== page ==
Round 9: Eight… Oh!

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Paulo Vitor Damo da Rosa and Tsuyoshi Fujita were both undefeated coming into Round 9.

The letter I!t happens at different points in different tournaments, but here at World Championships 2006, it happened in Round 9. After a day and a half of play, only these two players remained with undefeated records. Both had looks of intense concentration as they shuffled their decks and prepared for battle to see who would continue on as the sole undefeated player and tournament leader.

Game 1

For this one, Fujita had to settle for going second as well as taking a mulligan to start things off. Paulo's blue-white beatdown deck led off with a suspended Ephemeron, which Fujita's black-red removal-heavy control deck answered with Candles of Leng. Right from turn two, the roles were clear.

Paulo stumbled a bit turn three with White ManaWhite ManaBlue Mana up, passing the turn, but Fujita passed the turn back on turn three as well. From here Paulo began pulling away, playing Watcher Sliver followed by Opal Guardian plus an Errant Doomsayers. Fujita began drawing off his Candles, getting a Swamp, then used that fifth mana on his own turn to cast a Gorgon Recluse. At this point the Ephemeron joined the field, swinging in with the Opal Guardian to drop the Japanese player to 11. Fujita had Premature Burial for the 4/4 flier but was falling dangerously behind on the board as his life total continued to drop. The Opal Guardian came in again, dropping Fujita to 11, and was joined by a morph. Fortunately for Fujita his Candles offered up a Dark Withering at the end of the Brazilian player's turn, which he then used to off the flier.

Glowing play from Damo da Rosa

Next was an alpha strike from Paulo, sending in the entire team. The morph traded with the Gorgon after it flipped into a Slipstream Eel, leaving a Watcher Sliver and Errant Doomsayer on the board and Fujita at 5 life. On his own turn Fujita made what seemed like a strange play, pointing an Orcish Cannonade at the tapper. Dropping himself to 2, he peeked at his next card then conceded since the Watcher Sliver would take him out. However, at 5 life and facing only 3 damage on the table, it seemed like he could have just passed the turn, seen what his opponent did, then drawn off his Candles. With that plan, assuming nothing happened that turn to finish him off, he'd get another draw phase, the Candle draw, and possibly a second Candle draw to try and find one of his multiple Tendrils to get back into the game. (Once the match was over I asked him about the play and if the other plan was better, and he quickly agreed that taking the chance to draw 2 or 3 more cards was the better choice and that he'd simply misplayed it.)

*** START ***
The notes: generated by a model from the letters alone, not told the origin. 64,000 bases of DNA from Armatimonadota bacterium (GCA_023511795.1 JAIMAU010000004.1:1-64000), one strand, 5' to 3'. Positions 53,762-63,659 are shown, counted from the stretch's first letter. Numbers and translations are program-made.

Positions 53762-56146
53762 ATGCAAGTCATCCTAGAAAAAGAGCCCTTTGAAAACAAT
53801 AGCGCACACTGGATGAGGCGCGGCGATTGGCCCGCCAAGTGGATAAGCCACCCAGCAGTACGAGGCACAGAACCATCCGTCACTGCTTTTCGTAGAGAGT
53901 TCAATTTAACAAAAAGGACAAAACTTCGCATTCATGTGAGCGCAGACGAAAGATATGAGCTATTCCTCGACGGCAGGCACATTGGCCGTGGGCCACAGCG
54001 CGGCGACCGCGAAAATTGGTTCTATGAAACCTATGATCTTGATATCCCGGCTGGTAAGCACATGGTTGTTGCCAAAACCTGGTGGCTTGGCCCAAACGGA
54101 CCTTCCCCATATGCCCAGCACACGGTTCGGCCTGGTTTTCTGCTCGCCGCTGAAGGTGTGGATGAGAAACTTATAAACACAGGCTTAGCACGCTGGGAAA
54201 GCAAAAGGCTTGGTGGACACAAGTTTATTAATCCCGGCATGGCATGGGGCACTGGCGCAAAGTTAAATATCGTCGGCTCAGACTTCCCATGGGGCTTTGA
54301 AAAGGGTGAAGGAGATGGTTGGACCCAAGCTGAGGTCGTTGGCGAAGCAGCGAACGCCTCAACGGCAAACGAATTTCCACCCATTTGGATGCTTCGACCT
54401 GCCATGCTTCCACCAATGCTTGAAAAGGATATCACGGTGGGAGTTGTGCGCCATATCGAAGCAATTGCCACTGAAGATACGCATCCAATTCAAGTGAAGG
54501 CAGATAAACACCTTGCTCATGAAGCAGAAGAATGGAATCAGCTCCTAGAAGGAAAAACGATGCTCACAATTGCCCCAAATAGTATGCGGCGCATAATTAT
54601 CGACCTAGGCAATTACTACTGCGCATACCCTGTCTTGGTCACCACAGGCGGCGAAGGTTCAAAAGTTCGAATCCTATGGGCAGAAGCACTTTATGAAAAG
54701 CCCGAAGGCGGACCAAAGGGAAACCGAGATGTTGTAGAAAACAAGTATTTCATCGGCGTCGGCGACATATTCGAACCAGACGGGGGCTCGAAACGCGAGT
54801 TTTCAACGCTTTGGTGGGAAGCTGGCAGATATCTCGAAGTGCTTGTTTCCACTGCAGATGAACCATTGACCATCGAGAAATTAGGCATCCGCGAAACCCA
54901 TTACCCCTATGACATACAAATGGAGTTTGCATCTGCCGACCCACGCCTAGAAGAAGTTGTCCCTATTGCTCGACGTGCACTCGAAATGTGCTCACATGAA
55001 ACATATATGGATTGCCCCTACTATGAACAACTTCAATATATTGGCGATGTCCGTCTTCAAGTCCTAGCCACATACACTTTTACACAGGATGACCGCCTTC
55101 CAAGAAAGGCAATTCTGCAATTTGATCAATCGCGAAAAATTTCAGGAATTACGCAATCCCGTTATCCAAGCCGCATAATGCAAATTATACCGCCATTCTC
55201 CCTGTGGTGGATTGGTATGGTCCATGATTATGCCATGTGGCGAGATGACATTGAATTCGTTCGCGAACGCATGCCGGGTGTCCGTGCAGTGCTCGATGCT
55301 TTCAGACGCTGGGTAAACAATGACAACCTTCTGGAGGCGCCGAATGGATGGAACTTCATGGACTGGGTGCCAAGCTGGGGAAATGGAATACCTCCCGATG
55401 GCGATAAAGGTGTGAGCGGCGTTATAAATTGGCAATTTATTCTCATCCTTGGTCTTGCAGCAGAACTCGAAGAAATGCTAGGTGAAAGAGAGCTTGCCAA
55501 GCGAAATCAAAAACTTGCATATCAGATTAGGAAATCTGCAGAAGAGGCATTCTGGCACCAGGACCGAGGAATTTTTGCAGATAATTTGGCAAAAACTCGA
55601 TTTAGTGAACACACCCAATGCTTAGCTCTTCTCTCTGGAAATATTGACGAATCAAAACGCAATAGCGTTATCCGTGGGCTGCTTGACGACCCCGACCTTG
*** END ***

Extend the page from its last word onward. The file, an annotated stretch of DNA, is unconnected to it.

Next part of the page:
Damo da Rosa 1 - 0 Fujita

Game 2

Ohhhh boy…

Now that he was on the play after a disappointing opener, this one actually managed to go worse for Fujita. Keeping his opening hand, he ended up stuck on two Mountains and then three Mountains for many turns, with only a suspended Halberdier to show for it. Meanwhile Paulo hummed nicely up the mana curve, playing Amrou Scout and Tivadar of Thorn, searching up a Knight of the Holy Nimbus, and then dropping out a Stormcloud Djinn. Fujita did his best, sitting on a grip of black removal that included a Sudden Death and a pair of Tendrils, thinking hard on which cards to discard to give himself the best chance at a comeback should the Swamps start arriving, but a turn later Thunder Totem and a Looter il-Vec joined Paulo's army, and Fujita was just too far behind to pull it out.

A tough loss for Fujita, but 8-1 is still quite a strong start at Worlds. For breakout Brazilian player Paulo, now 9 and 0, it was his first chance of the event to stand alone at the top of the standings, turning his sights toward extending his new lead.

Damo da Rosa 2 - 0 Fujita

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